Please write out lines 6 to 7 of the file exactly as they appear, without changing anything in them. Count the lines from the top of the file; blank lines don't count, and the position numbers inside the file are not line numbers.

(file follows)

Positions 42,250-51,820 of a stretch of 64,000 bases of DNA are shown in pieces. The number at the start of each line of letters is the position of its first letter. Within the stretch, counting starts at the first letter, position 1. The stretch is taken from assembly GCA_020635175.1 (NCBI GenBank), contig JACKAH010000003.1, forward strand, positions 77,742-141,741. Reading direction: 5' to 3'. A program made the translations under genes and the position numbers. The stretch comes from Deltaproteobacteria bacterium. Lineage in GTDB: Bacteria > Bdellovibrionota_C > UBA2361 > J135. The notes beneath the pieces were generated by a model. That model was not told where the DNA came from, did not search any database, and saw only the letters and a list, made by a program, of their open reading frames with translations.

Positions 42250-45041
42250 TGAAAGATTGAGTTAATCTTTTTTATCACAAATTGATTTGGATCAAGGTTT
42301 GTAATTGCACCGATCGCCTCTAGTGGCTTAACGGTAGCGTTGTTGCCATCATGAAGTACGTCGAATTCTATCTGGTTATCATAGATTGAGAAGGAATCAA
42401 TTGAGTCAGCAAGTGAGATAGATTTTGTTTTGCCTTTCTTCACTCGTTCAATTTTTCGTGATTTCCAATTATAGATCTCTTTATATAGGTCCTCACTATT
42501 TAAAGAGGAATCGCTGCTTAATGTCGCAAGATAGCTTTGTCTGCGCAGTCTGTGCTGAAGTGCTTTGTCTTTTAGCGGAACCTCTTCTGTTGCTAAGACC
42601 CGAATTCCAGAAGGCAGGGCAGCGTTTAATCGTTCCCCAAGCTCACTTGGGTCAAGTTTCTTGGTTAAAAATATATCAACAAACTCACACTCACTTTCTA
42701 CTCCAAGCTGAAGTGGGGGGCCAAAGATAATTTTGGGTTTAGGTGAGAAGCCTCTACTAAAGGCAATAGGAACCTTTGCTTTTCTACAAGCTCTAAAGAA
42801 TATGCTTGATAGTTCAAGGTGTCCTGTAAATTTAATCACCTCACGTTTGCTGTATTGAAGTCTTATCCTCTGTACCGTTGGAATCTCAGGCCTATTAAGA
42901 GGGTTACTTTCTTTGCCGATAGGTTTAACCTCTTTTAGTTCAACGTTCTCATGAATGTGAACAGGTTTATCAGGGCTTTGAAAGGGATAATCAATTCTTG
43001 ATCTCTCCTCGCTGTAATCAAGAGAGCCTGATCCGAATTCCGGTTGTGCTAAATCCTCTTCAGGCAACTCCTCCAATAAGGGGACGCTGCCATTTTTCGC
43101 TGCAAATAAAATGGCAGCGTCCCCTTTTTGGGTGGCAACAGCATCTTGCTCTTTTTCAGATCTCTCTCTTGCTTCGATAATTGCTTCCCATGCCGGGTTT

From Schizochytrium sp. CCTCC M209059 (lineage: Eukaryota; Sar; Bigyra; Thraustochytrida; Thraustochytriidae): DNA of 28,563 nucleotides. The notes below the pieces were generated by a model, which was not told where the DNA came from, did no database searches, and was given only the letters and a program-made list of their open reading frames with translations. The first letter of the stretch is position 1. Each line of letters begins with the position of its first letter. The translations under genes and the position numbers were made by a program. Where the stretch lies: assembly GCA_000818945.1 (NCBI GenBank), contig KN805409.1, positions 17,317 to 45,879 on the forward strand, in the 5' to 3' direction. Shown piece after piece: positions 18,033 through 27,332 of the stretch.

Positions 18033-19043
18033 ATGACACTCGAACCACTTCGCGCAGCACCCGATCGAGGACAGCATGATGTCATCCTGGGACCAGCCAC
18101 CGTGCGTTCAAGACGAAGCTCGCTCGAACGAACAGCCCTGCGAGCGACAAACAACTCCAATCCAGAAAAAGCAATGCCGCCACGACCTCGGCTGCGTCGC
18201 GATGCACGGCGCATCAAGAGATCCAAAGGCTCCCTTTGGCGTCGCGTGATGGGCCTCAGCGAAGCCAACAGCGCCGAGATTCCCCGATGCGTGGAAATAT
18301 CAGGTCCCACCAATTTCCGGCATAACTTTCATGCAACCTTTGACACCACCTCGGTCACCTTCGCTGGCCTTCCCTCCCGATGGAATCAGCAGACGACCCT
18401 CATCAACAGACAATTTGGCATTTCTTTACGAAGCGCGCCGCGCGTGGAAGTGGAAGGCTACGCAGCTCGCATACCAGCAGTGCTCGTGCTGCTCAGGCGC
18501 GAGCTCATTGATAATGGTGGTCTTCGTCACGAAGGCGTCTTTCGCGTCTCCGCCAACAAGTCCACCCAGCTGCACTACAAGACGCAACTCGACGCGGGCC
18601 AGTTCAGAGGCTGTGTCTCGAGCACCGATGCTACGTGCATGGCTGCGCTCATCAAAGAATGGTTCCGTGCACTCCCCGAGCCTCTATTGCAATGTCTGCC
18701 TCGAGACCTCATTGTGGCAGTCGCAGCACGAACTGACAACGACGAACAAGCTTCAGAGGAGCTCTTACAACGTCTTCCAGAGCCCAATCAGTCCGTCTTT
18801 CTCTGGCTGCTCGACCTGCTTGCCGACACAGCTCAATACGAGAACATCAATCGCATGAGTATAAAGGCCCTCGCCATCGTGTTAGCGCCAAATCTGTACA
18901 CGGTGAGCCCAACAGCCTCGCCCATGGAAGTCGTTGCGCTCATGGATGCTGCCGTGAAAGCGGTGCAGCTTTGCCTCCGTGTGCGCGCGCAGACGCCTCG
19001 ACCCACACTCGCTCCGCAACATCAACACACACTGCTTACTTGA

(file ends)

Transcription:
42501 TAAAGAGGAATCGCTGCTTAATGTCGCAAGATAGCTTTGTCTGCGCAGTCTGTGCTGAAGTGCTTTGTCTTTTAGCGGAACCTCTTCTGTTGCTAAGACC
42601 CGAATTCCAGAAGGCAGGGCAGCGTTTAATCGTTCCCCAAGCTCACTTGGGTCAAGTTTCTTGGTTAAAAATATATCAACAAACTCACACTCACTTTCTA